Most teachers who bothered to read Professor Kogan's Platform (TES, November 15) article on the proposed inspections of LEAs must have concluded that this was a classic piece of special pleading.
Why should LEAs not be inspected? They control up to 15 per cent of the educational budget. They remain responsible for a variety of important services. They offer a range of professional advice to schools.
Like schools and teacher training institutions, LEAs must be accountable. Does Maurice Kogan really believe that a "connoisseurial and interactive" process of peer review can deliver that accountability?
Having just re-read his piece, I think he does. I think that the debate of the past five years has passed him completely by. On one hand, in the terms of his outmoded dichotomy, there is the evil of "summative" inspection; on the other there is the "formative and developmental" process of self-evaluation.
Why does it have to be an eitheror? As with schools, so with LEAs: we need both self-evaluation and external inspection, and real accountability depends upon genuine externality.
On the evidence of 11Z2 inspections (Staffordshire and Kirklees, which is not yet completed), Kogan then appears to question OFSTED's ability to inspect LEAs. In response, I can only quote the Staffordshire chief education officer, Philip Hunter's letter to me of July 18, 1996: "Your team . . . have achieved the respect of the Kogan team. They deserve our congratulations." No, HMI are very well placed to come to judgments about whether a LEA is supporting its schools in raising standards, and as Kogan himself recognises, if we do need additional expertise then we shall "buy it pretty quickly" from the Audit Commission or wherever.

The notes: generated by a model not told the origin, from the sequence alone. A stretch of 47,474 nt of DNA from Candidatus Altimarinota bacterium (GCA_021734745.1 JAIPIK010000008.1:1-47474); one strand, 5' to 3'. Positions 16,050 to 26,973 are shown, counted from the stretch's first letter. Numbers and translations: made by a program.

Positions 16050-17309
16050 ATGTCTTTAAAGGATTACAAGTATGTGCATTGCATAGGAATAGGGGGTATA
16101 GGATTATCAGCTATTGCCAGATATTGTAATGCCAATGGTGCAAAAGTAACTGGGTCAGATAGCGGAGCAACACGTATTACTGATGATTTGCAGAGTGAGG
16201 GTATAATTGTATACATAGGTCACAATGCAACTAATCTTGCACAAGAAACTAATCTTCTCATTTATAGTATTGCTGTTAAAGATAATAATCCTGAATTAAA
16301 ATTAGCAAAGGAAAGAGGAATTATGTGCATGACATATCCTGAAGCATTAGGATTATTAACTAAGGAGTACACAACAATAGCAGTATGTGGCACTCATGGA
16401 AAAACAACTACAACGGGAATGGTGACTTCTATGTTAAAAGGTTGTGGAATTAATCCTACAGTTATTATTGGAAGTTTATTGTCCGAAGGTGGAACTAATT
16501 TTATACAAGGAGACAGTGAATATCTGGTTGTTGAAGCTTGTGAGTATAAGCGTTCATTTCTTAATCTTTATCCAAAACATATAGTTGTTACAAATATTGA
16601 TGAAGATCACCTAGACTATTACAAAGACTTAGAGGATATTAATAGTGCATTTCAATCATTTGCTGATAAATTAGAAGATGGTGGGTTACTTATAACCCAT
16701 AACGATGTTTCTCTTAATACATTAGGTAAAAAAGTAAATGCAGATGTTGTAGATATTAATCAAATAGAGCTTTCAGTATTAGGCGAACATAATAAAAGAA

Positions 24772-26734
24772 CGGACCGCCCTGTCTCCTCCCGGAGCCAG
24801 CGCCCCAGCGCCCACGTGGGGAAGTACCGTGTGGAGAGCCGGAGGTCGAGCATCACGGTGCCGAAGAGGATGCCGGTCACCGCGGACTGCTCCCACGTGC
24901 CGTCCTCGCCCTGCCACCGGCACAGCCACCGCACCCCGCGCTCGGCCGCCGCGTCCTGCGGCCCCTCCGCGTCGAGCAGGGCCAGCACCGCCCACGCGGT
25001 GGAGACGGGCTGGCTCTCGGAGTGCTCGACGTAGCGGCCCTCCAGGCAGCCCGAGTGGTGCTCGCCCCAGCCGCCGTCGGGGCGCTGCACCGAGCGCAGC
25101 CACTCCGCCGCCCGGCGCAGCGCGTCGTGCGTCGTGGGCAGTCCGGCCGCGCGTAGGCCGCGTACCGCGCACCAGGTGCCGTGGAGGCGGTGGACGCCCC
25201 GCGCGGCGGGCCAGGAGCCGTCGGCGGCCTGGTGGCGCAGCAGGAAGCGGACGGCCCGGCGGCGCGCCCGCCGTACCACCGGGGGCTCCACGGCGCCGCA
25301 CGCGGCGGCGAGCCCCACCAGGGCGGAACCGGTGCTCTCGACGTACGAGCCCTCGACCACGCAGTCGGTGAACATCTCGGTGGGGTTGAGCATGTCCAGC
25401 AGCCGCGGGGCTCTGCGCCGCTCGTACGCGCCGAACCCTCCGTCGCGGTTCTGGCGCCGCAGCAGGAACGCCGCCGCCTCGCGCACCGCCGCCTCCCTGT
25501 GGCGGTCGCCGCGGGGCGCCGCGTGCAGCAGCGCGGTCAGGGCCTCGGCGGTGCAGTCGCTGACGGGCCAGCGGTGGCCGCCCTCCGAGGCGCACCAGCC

I should add that I have never said there is no strategic role for LEAs. I do think it is crucial for schools to debate the question of where local management ends and strategic LEA leadership begins. It was quite clear from the meeting I recently had with headteachers who took part in the Staffordshire review that there are views at both ends of the spectrum on this point. To raise the question is not, however, to have come to a conclusion, and to be misinterpreted in this way is more an index of professional paranoia than prophetic zeal on my part.
And, finally, thinking of prophets, I'm still not sure whether or not to be flattered by the comparison with Ezekiel. Prophets were, after all, men with outstanding insight into the affairs of their day. They were not afraid to speak out against the majority view, no matter how unpopular their message. They were also invariably right.
CHRIS WOODHEAD Office for Standards in Education Alexandra House 33 Kingsway London